Doc Argues Gig Workers Getting Shaft – Deadline


EXCLUSIVE: If you want to know how valuable “gig economy” companies like Uber, Lyft and DoorDash have become, consider that they shelled out a cool $200 million last year to win approval for California’s Prop 22, a ballot measure that granted them an exemption from treating their workers as employees. A California Superior Court judge recently ruled Prop 22 unconstitutional and unenforceable, rendering uncertain whether gig workers in the state will continue to be classified as independent contractors or entitled to the benefits granted full-time employees.

The fate of gig workers is not just a California issue, of course, but a global one. The new documentary The Gig Is Up, directed by Shannon Walsh, notes “Worldwide, there are over 100 million workers in the platform economy,” some delivering food, others ferrying passengers around or spending their hours, for instance, “tagging images for AI”—all of them paid task by task. The film suggests these millions of workers are ensnared by two pincers—one being exploitive companies, the other consumers demanding convenience who have turned those companies into behemoths.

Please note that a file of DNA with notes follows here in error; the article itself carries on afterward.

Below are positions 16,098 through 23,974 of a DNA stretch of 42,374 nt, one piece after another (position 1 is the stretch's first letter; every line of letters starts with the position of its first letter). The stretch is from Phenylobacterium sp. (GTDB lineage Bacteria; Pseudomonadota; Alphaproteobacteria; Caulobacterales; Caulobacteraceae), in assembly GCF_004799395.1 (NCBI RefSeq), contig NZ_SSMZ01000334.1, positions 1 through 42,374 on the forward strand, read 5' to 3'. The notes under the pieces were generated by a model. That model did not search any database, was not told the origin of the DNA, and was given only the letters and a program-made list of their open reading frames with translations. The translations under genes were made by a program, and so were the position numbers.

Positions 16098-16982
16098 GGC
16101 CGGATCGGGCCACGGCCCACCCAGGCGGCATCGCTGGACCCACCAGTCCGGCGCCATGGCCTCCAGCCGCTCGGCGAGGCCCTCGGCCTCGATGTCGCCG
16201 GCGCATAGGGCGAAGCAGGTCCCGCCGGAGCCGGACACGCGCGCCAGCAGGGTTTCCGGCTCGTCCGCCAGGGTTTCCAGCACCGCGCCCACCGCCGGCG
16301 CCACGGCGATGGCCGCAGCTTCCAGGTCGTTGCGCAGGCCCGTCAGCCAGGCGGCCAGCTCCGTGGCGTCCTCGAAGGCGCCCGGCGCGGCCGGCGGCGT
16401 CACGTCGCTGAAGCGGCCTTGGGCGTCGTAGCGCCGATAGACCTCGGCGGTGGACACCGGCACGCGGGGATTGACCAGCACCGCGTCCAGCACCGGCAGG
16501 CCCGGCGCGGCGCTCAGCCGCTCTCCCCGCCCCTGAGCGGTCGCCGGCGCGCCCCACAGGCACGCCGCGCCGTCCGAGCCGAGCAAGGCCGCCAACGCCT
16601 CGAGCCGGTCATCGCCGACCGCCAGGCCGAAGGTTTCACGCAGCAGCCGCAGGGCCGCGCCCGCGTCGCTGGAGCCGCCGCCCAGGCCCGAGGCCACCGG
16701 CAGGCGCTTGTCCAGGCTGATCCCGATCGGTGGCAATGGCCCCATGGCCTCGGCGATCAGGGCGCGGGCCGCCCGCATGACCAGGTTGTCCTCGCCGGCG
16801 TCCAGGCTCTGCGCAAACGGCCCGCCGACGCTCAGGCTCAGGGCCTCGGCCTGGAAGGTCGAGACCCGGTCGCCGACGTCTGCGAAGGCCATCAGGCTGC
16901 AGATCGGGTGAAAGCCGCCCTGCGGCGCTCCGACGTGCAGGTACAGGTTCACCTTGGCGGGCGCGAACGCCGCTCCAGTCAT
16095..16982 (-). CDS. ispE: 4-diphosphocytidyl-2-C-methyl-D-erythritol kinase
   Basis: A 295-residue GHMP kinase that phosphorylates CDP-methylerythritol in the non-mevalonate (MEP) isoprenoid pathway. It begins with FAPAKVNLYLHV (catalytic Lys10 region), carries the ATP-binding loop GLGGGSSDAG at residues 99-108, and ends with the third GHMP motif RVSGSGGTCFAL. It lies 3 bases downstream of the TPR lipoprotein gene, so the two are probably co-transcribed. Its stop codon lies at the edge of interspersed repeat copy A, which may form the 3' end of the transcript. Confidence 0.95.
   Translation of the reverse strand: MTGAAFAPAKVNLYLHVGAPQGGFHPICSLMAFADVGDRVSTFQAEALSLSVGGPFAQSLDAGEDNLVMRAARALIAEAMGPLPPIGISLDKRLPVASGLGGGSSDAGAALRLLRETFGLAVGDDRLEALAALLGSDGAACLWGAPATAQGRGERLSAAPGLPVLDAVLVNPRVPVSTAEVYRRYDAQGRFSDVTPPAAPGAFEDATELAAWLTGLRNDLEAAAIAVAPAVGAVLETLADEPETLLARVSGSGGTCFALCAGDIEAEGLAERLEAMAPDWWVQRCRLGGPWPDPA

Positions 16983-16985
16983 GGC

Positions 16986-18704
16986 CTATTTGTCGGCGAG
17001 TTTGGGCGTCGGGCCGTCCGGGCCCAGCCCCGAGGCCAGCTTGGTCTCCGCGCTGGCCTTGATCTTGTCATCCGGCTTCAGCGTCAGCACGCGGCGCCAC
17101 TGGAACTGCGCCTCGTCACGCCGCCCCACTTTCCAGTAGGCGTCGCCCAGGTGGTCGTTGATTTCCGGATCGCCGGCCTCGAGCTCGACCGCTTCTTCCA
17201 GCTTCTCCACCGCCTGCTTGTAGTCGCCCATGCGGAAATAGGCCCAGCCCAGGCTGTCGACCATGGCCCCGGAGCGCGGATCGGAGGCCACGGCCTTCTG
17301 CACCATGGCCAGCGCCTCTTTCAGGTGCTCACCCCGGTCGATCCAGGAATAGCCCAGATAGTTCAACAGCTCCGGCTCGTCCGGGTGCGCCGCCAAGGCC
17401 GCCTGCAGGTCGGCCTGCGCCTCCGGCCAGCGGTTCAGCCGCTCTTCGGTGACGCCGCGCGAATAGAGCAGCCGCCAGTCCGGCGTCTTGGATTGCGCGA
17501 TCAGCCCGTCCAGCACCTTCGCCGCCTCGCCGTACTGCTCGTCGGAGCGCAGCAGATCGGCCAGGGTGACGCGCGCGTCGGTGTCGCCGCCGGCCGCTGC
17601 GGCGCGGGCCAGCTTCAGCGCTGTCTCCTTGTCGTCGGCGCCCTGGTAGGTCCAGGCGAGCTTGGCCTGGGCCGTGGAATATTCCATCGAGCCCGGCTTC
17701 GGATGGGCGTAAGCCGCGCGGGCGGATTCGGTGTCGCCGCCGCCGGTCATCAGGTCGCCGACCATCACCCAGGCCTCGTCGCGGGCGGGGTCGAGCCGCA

“Who are the people in this shadow workforce?” the documentary questions. “The Gig Is Up brings their stories into the light. Lured by the promise of flexible work hours, independence, and control over time and money, workers from around the world have found a very different reality. Work conditions are often dangerous, pay often changes without notice, and workers can effectively be fired through deactivation or a bad rating.”

Gravitas Ventures will release the film in theaters and on demand October 8.

“Even when you have companies doing everything they can [for workers],” observes one expert in the film, “if we don’t have regulations and don’t have that social contract in place, there will always be some competitor of theirs who says, ‘I’m just not going to take care of workers.’”

The Gig Is Up premiered at CPH:DOX in Copenhagen in April, followed by a North American premiere at Hot Docs in Toronto. The film was directed by Walsh and produced by Ina Fichman and Luc Martin-Gousset.

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